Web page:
So this snow then. I’m not finding it too bad. Round my way we’ve had had a fair bit of it; I’d say I’ve had 7 or 8 inches in exposed places. (Oo-er, missus.) We had some snow on Friday night/ Saturday morning, quite a lot on Sunday, and light-to-moderate snow flurries most of the other days. I think the kids have had a couple of days off school. But it’s been not too bad. The traffic on the road’s been flowing quite well, the trains seem to be pulling in and out of my local station much as normal. This hasn’t, of course, stopped the media going into Snow Panic mode.
Anyway, I thought I might give my answers to some of the perennial and rather frustrating questions that are always asked at times like this.
Why can’t we cope with winter weather?
The problem is that, because the climate in most of the UK is usually so benign, we can normally carry on regardless of what the weather is doing. That means we assume being able to carry on as usual must be the normal state of affairs for all weather conditions, and so get frustrated when bad weather means we can’t. In reality, the fact that traffic moves slower on motorways in the aftermath of a blizzard doesn’t mean we can’t cope with winter weather, it just means that slow-moving traffic is a normal consequence of heavy snow anywhere in the world. The fact that airports in Britain close when snow is falling heavily enough to obscure visibility, or when the ground crews aren’t able to keep the runways clear of snow and ice, doesn’t mean we can’t cope with winter weather, it just means that closures of airports are a normal feature of cold weather everywhere. Coping with bad weather doesn’t mean being able to carry on exactly as though it were a mild spring day, it means adapting to the weather conditions, accepting that we can’t do all the things we can do in better weather, but keeping going as best we can in the circumstances. Which is, in fact, pretty much what we are doing.
Where are the gritters?
Grit (or, actually, dirty rock salt) is not, despite the touching faith of newspaper editors, Special Magic Snow-Be-Gone Dust. The grittiness aids traction, the saltiness lowers the freezing point of water, and thus helps reduce iciness. It can’t magic away 6 inches of snow. Spread it on top of standing snow and you get gritty snow for a while, and then you get pockmarked snow where the grit has melted through, leaving the bulk of the snow unaffected. Spread it on clear roads and slowly falling snow will melt before it has a chance to build up. Against rapidly falling snow, road grit is not all that much use, even if road surfaces have been treated before the snow starts. The current spell of bad weather has been characterised by periods of intense, heavy snowfall – precisely the conditions where gritters are of limited value.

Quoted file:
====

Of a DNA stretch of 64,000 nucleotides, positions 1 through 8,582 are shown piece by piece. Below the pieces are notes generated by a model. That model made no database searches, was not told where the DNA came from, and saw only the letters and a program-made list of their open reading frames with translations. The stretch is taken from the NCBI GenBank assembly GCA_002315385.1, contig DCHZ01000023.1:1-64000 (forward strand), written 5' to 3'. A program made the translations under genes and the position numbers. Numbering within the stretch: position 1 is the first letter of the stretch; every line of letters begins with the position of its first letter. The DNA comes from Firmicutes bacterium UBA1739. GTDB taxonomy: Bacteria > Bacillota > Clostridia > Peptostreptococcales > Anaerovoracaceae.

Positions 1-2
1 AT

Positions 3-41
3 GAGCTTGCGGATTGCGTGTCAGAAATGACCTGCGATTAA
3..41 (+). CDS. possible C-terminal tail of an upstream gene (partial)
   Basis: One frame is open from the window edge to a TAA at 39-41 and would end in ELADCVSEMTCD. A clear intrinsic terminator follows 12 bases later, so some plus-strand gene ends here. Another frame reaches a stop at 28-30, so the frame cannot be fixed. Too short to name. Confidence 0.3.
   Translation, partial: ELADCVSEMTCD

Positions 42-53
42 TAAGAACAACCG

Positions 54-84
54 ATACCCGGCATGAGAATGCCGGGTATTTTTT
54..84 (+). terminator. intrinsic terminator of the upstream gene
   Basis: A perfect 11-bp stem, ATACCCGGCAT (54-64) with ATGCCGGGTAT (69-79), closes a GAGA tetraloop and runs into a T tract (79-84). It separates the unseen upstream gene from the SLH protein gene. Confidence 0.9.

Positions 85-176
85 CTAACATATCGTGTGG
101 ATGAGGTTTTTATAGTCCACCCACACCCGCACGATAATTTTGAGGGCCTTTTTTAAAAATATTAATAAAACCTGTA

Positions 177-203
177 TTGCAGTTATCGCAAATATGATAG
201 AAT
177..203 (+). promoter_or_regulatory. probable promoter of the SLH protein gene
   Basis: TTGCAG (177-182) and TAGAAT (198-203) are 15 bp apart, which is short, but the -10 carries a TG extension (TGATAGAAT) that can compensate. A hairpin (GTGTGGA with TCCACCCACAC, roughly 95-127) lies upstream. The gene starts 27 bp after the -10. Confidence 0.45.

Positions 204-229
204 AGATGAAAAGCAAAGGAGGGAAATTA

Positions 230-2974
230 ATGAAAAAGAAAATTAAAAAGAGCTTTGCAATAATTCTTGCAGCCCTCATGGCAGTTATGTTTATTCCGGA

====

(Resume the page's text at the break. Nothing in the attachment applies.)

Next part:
Why’s the grit ‘running out’?
Councils build up stockpiles of grit. Then they start using the grit. As they use the grit, the size of the stockpile reduces. They arrange for periodic deliveries to replenish the stockpile, but in the gaps between those deliveries, the size of the stockpile reduces. If you’re a journalist, and you phone up a council and ask them how much grit they currently have stockpiled, and they say enough for 3 days, that doesn’t mean the grit is running out, and at the end of the 3rd day there will be no more grit. What it means is that the grit that will be used from the fourth day onwards is currently sitting at the supplier’s depot. Calling this state of affairs ‘running out’ is like saying a car with more than enough fuel to get to the next petrol station is running out of gas, or that a family with enough groceries to last until the next trip to the supermarket are running out of food.
Why do we cope so much worse than other countries with worse winters?
Yes, other countries experience weather like this every year and shrug it off. You know what? If we had weather conditions like this every year, we’d shrug them off, too. Similarly, countries that cope with weather like this struggle when they face conditions worse than those they usually expect. When it comes to preparedness, the key issue isn’t the severity of the weather, but how common it is.
In parts of America that get heavy snowfall, for example, people fit snowchains to their cars at the start of winter, because they know they’re bound to need them. If people living in the UK were in the habit of doing the same thing there’d have been far fewer tales of cars getting stuck on untreated minor roads. Of course, the reason people living in the UK don’t tend to fit snowchains is that heavy snow is an infrequent enough occurrence to mean it’s not worth the hassle. The same logic applies to all the other preparations for bad weather, those made by local government as much as those made by individuals. It doesn’t make sense to spend time and money preparing for uncommon events, which is why, in the UK, we don’t particularly prepare for weather like this – it doesn’t happen often enough.